camcorder” to describe the camera’s vertical design (2.3 x 5.1 x 4.6 inches) and 1.4-pound weight with
battery. It incorporates a FireWire input/output jack, still-shot feature and LP mode. It will be available in
September for about $2,240. The company gave no word on a U.S. debut.
Apple Books Avid Cinema for PowerPCs
Avid Technology, manufacturer of broadcast and professional video editing systems, moved into the
home and education market with the introduction of Avid Cinema. Apple Computer will bundle the digital
video hardware/software beginning with fall 1996 shipments of PowerPC-based Performa and Power Mac
The PCI card supports NTSC and PAL video standards, uses the M-JPEG codec scheme and
outputs near-VHS quality at 640 x 480 resolution (NTSC).
Avid has steered the software toward novice video producers with an easy-to-use interface that
includes more than 20 storyboard templates. Written by professional screenwriters, they suggest shots,
sequences and shot lengths and provide editing tips.
When the editing session begins, Avid Cinema arranges the digitized clips in a timeline according
to the selected (or customized) storyboard template. Users can edit audio and add transitions and titles.
Output the finished video to tape or save it in a QuickTime format for Internet distribution or computer
Other minimum requirements for Avid Cinema include a 1 gigabyte hard drive, 24MB RAM, Mac
OS version 7.5.3 and QuickTime 2.5. Current PowerPC owners with an available PCI expansion slot and
video inputs will be able to add Avid Cinema for $495.
Spy Cams Under Surveillance
Government agencies have used miniaturized cameras for years, but the diminishing size of consumer
camcorders and tapes are putting this high-tech tool into the hands of any James Bond fan. The trend is
beginning to cause a little commotion. It might seem fun (even necessary) to secretly videotape friends and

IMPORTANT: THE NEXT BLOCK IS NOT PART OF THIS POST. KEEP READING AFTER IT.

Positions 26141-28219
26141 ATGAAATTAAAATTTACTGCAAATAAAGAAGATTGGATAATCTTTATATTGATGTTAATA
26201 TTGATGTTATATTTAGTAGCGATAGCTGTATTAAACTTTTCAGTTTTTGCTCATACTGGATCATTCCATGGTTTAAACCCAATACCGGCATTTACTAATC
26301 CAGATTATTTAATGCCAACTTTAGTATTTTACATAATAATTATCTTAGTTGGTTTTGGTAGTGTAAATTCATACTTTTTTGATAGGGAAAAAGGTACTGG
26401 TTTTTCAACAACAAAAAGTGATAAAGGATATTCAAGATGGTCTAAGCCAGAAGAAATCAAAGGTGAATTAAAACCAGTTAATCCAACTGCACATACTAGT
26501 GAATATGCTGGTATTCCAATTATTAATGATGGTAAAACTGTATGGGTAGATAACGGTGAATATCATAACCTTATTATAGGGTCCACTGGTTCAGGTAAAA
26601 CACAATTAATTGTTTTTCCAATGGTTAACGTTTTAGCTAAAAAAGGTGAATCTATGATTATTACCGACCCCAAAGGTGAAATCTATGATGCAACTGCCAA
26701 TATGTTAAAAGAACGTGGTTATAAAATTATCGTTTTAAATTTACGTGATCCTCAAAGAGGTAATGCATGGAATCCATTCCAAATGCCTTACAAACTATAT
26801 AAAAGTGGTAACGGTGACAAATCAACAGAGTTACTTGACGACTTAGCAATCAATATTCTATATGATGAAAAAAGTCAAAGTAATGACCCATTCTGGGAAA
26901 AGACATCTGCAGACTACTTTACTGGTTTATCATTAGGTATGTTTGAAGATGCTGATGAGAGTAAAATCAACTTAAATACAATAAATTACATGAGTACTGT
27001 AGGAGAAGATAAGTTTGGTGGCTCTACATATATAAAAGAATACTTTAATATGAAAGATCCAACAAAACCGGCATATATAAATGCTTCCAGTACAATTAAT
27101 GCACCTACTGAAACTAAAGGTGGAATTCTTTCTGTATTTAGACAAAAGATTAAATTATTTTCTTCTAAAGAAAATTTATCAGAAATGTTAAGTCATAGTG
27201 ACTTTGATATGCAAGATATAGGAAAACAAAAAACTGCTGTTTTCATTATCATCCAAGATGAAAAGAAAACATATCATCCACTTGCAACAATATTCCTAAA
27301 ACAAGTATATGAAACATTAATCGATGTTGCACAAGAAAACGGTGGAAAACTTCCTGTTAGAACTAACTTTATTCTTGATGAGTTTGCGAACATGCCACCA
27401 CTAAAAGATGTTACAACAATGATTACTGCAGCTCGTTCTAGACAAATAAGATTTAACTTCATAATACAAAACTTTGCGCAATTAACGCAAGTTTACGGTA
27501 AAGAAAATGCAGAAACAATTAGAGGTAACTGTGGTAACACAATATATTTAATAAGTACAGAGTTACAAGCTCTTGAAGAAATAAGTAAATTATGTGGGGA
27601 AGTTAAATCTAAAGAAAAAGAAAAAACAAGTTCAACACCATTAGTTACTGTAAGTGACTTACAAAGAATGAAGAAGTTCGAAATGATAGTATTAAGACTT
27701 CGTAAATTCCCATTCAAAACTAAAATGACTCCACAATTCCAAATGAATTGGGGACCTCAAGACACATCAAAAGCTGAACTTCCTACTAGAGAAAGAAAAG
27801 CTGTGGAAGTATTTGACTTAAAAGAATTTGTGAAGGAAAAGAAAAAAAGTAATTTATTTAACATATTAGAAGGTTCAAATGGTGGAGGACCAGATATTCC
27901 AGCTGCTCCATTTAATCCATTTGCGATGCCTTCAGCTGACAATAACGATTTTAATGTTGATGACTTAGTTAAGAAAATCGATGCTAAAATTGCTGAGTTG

family or employees, but is it legal? It depends.
People participating in public events, on public property, do not need to give permission to be
videotaped. But if you use a hidden camera to record someone in a private home or performing a private
act, you’re asking for legal trouble. Yet many parents are resorting to surveillance cameras to record
domestic employees, especially childcare workers, in the parents’ home. Although most are using the
videos to catch potential child abusers, some caregivers are being booted from their jobs for getting caught
at less serious offenses, like watching TV during working hours.
The American Civil Liberties Union has taken notice of this relatively new use for camcorders. Is
it an invasion of privacy for an employer to record an employee in the workplace? Not always. “Secret
videotaping could fall under the federal wiretapping laws if the microphone is enable and you record a
private conversations,” says Lewis Maltby, an ACLU attorney. Employers may record business-related
conversations, but how do you stop the recording when an employee calls his doctor to ask about test
“Every state has a common-law right to privacy,” explains Maltby. “However, it’s whatever
judges and juries make it up to be. A camera hidden in your living room is probably OK; if it’s in the
nanny’s room, it’s probably not.”
Specialty retailers, like the Counter Spy Shop in New York, are raking in profits on cameras
sequestered in all types of personal gear: watches, gym bags, baseball caps. “We can custom-build any type
of camera you need, in any format,” says Manager Peter Pace. Wired or wireless, low-resolution or high-,
color or black-and-white. Many customers just want to have fun videotaping without the hassle of holding
and aiming a camcorder. Manager Peter Pace wears his Hi8 camcorder in his ski goggles for hands-free
recording on the slopes. James Bond would be impressed.